The 2-Minute, 2-Point Guide to the Trump Airplane Story

Aaron P. Bernstein / Reuters
Editor’s Note: This article previously appeared in a different format as part of The Atlantic’s Notes section, retired in 2021.

1) On the one hand, this is purely a procedural matter and has nothing to do with safety, airworthiness, or any other drama-in-the-skies item. There are all sorts of regular, timed inspections and re-certifications that an entire airplane and most of its components need to go through. What we’re talking about is not one of these. It’s just like having an expired tag on your license plate or driving when your driver’s license has run out.

2) On the other hand, it is quite sloppy — and as with the license-plate or driver’s license illustrations, technically it “counts.” You can’t rent a car if your driver’s license expired last week (as I once learned). Your car insurance may not cover you if the registration is past due — and airplane insurance probably wouldn’t too.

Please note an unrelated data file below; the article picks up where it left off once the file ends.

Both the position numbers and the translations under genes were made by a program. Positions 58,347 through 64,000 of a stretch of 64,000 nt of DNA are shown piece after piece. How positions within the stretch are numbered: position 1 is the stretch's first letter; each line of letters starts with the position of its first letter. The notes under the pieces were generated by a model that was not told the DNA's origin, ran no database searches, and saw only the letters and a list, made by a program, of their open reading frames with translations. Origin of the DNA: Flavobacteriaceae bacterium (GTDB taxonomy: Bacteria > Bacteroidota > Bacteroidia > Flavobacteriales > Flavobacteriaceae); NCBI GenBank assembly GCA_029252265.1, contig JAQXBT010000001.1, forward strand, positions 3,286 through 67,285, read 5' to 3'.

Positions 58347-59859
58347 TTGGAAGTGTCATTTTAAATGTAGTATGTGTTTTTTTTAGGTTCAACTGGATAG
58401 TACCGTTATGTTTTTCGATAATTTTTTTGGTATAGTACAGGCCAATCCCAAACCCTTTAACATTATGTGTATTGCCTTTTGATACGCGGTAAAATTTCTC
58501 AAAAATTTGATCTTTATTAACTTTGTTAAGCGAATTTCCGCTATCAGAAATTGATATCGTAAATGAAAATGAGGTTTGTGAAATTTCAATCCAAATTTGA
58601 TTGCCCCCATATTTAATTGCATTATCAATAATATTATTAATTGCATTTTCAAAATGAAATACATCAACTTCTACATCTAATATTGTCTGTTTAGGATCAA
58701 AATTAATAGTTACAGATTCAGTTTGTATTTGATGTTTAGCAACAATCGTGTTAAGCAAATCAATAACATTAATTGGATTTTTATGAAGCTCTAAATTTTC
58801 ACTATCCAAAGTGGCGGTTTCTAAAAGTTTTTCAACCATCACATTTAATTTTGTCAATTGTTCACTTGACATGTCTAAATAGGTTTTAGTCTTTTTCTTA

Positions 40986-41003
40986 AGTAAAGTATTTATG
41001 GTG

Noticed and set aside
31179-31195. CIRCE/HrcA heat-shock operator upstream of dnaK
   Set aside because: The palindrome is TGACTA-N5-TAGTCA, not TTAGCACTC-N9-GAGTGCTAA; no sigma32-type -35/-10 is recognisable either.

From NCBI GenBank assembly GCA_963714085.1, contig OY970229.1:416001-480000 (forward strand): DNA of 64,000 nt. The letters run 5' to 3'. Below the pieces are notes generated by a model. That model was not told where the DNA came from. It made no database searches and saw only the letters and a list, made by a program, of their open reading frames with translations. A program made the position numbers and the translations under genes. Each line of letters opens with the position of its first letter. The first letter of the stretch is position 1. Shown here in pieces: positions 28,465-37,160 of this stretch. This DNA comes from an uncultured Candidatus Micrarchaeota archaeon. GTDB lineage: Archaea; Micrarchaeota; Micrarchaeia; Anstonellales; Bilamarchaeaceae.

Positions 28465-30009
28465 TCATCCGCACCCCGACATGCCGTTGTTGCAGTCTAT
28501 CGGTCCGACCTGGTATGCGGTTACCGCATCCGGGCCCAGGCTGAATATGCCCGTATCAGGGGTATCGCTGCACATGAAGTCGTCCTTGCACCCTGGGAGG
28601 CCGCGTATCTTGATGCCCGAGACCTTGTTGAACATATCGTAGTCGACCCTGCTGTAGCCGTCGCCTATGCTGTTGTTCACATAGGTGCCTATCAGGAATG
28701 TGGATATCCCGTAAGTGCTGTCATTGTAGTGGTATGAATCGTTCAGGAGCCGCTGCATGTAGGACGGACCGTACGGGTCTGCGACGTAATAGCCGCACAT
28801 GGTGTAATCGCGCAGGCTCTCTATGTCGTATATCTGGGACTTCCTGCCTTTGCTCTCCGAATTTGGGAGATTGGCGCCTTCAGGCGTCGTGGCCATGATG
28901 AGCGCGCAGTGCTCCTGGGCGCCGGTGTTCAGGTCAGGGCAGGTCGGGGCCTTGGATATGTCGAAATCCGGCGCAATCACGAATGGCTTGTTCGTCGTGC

In one way this oversight is more forgivable than driving with expired tags, because the rules for renewing registration changed relatively recently. (As explained here.) But you cut less slack for a business-jet operation like this that you would some rural crop duster or a weekend amateur pilot. Everything about aviation involves countdowns for various requirements: so many months until your next Biennial Flight Review, so many weeks until your next Instrument Proficiency Check, so many hours until the 100-hour inspection is due. You’d think that registration-check is one of the things Trump’s flight operation would be paying attention to.

This is the kind of oversight could in principle happen to anyone, though as an amateur pilot, I can say that in 16+ years of airplane ownership, it hasn’t happened to me. It’s no worse, and no better, than getting in a bus or chartered limo and seeing that the license plate is out of date.

Not dangerous. Just sad.